Gehringer family tradition lives on through Concord gardens

Gehringer family tradition lives on through Concord gardens
Andrew Conrad Gehringer, his wife Marie and eldest child Linda stand in front of their Concord home. In the Jeffery Rambler, from front to rear, are their children Karl, Hilda, Elaine and Andrew Norbert, commonly know as Norbert. Andrew Conrad built the house next to his father’s, and they kept enlarging it as their family grew. Norbert later lived on Chestnut, and his granddaughter Michelle Sherman will be living there as soon as remodeling is complete.

In 1863, Andrew George Gehringer purchased 750 acres from Don Salvio Pacheco. After a drought almost ruined his livelihood, he worked hard to buy 250 more acres.

His son Andrew Conrad married Andrew George’s best friend’s daughter, Marie Denkinger. They farmed the land and did very well for themselves until the Navy tried to buy them out in the early ’40s.

The Gehringers and a few other farmers sued the Navy because they didn’t want to settle for what was offered. It must have been an interesting trail, but the jury was from Martinez and did not understand that the Gehringers were a part of the development of Concord – the first bank, first fire department and Concord Elementary, to name a few.

The lawsuit settled in 1946 for less than what was offered before. If you want to read more about the suit and families, look for John Keibel’s book “Behind the Barbed Wire.”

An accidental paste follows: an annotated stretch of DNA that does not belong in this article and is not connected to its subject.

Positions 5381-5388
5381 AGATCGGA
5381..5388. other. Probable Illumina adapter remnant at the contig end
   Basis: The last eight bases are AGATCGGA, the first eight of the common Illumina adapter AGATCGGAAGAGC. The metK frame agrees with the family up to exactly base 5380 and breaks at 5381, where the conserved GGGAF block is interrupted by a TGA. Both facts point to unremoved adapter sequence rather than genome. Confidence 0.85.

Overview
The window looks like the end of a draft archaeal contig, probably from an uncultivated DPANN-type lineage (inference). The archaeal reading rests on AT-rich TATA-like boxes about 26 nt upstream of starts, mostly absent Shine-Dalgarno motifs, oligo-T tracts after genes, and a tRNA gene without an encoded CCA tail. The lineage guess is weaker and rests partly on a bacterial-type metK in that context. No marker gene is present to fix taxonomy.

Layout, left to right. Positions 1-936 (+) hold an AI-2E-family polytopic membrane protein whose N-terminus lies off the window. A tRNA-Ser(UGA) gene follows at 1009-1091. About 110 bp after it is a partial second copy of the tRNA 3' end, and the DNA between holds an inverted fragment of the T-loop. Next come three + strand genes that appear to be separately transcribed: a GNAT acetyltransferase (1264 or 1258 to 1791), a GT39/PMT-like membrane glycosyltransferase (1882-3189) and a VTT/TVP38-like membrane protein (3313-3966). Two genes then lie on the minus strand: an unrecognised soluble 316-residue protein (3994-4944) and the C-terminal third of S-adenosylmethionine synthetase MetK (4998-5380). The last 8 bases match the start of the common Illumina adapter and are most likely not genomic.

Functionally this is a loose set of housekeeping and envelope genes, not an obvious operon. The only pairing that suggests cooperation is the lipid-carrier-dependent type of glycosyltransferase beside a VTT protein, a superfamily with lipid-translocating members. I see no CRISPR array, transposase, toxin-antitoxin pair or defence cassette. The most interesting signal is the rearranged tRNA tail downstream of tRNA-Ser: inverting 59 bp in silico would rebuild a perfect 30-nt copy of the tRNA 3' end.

Andrew Conrad died two years later. He is buried in Live Oak Cemetery along with his father, mother and wife.

Dana Estates

The Navy took 800 acres, leaving 200 to be developed into Dana Estates. The Silverwood area was the first finished in 1955. Then came the Elderwood section, Monte Gardens and so on.

There was a clause in the proposal for the developer to have a pool and open space around the pool left undeveloped. They actually built four pools: a kiddie pool, a 3-foot pool, the big pool for the swim team, the Gehringer Gators, and a diving pool. It’s been said the residents hand-dug the diving pool on a natural spring.

The residences of Dana Estates knew it as Gehringer Park, and there were also baseball fields. The park was fenced off, and in the early 2000s it was decided to turn the baseball fields into a community garden. Officially opening in 2009, the garden has 62 plots. They sell for $200 a year, which includes everything: dirt, water and sunshine. The gardens are beautiful and much loved by the community.

The Gehringers would be mighty proud of that garden and the fact that there are still many people who enjoy planting and harvesting their own food, just like they did.

Carol Longshore has been a Concord resident since 1950. She is a community leader and past president of the Concord Historical Society. Send comments and suggestions for future topics to